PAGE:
A 9 hours drive further north-east from Naharlagun, one of the twin capital cities of Arunachal Pradesh, takes one to the lush paddy fields of Tirbin. Sitting in Delhi, Jenjum Gadi, a fashion designer from Tirbin reminisces his colourful childhood in the village. Much of his collections are a reflection of the days he grew up in rice fields chasing butterflies and bees, watching ants cluster in their hills and even catching grasshoppers and eating them! As he puts it, his past collection ‘Insecta’ is “completely dedicated to the creepy crawlies” of his hometown.
It is usually a long and challenging journey for aspiring designers of the nooks and crannies of India to find success and happiness in their career, especially if it means shifting base to big cities such as Delhi. Despite of the hurdles, we witness the stories of rice fields, wild flowers and the colours of traditional gale wrap-arounds travel from Tirbin to Delhi.
His collection “Tribal Connection” is inspired by Gadi’s “mother’s beautiful wrap-arounds which we call gale in our tribal language.” Gadi belongs to the Galo tribe who are spread across the state of Arunachal Pradesh. The motifs and patterns found in several aspects of the tribe serve as crucial starting points of Gadi’s creative journey as a designer. Having observed his mother use the traditional handloom in his childhood, Gadi began to understand craftsmanship and the use of sustainable fabrics at an early age, definitely much before the fashion industry was hit by the sustainability spell. “I was very lucky when Lakme fashion week team ask me to join them for a show in 2018. For that particular show I worked with weavers from Nagaland.” Gadi’s collaboration with Echo Exotic Society of Dimapur for Lakme Fashion Week 2018 showcased in Mumbai was an eye opener for many interested in sustainable fashion. His collection was a fusion of traditional and contemporary motifs.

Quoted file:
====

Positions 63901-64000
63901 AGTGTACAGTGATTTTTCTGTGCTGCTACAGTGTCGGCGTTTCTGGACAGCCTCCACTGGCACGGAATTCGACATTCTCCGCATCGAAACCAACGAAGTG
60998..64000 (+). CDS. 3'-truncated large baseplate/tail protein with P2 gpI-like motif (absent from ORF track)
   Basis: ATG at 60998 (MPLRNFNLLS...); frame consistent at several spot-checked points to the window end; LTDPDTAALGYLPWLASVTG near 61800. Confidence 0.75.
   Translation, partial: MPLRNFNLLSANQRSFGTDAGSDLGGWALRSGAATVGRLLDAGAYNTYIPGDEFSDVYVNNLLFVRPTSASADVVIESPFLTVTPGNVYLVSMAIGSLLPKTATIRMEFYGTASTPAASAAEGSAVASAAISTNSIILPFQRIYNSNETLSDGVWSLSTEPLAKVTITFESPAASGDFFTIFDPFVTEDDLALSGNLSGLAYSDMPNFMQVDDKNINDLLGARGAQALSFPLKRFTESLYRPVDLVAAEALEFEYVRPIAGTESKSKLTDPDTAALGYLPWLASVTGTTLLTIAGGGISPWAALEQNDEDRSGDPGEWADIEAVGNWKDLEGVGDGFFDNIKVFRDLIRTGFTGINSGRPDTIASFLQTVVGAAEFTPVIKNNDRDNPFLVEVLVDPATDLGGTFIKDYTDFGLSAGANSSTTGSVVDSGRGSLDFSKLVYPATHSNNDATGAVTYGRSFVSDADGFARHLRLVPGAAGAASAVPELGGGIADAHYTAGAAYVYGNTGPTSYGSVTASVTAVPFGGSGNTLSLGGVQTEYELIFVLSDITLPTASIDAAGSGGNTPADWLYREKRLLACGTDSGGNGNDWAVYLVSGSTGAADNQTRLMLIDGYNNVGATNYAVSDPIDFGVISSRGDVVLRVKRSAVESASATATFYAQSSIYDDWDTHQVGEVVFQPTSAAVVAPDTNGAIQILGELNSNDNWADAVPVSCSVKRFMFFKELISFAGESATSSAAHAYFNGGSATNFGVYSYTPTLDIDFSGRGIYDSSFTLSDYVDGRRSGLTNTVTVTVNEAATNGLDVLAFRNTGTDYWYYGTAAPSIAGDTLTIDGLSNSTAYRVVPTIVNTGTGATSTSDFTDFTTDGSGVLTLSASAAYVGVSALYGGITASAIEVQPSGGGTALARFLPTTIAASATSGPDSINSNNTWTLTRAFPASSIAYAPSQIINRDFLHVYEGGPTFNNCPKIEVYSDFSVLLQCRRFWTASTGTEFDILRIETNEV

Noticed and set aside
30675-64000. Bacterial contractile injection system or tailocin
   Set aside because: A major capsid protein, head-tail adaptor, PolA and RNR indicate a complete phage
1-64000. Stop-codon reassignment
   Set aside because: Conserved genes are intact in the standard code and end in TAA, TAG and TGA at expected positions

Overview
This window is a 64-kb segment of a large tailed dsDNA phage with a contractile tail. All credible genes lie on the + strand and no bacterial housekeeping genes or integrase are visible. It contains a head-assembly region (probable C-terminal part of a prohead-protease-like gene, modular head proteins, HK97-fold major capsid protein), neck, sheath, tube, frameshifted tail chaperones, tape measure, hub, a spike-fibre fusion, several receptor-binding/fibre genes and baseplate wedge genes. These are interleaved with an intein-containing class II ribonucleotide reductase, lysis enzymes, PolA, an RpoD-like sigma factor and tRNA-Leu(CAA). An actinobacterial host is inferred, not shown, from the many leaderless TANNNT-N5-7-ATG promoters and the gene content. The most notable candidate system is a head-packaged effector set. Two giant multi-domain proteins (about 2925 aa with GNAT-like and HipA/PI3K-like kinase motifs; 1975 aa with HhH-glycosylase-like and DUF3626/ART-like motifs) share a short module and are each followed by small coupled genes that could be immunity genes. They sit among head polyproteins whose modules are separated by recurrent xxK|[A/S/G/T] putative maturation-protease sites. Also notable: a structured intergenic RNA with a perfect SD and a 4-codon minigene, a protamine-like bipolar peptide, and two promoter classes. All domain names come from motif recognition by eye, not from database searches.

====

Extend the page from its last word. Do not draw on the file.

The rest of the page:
With the rapidly growing global fashion industry, it is about time to think about the ways in which it can be made less polluting. As Gadi puts it “every designer must incorporate their own sustainable approach in the making of their collections. It will make a huge difference. The process has already started and lots fashion houses, both big and small, are making an effort to reduce the strain on the environment.” When asked about how his label Jenjum Homme would contribute to a greener label Gadi declares, “I see myself working more with weavers from northeast and learn more about textile from my region and take Jenjum Homme to the global markets. ” Clearly the answer to a sustainable fashion label lies deep inside our cultural roots which Jenjum is determined on excavating. The world should only hope that there are more designers thinking like Jenjum Gadi.
Wise words from the artist: Work hard but don’t have too much expectations. If it happens to work out, thumbs up, else the only route is to work harder to move ahead in the journey. There are no short cuts to success, it requires work and hours of labour so be strong mentally.
Words: Animesh Gautam
Photos: Jenjum Gadi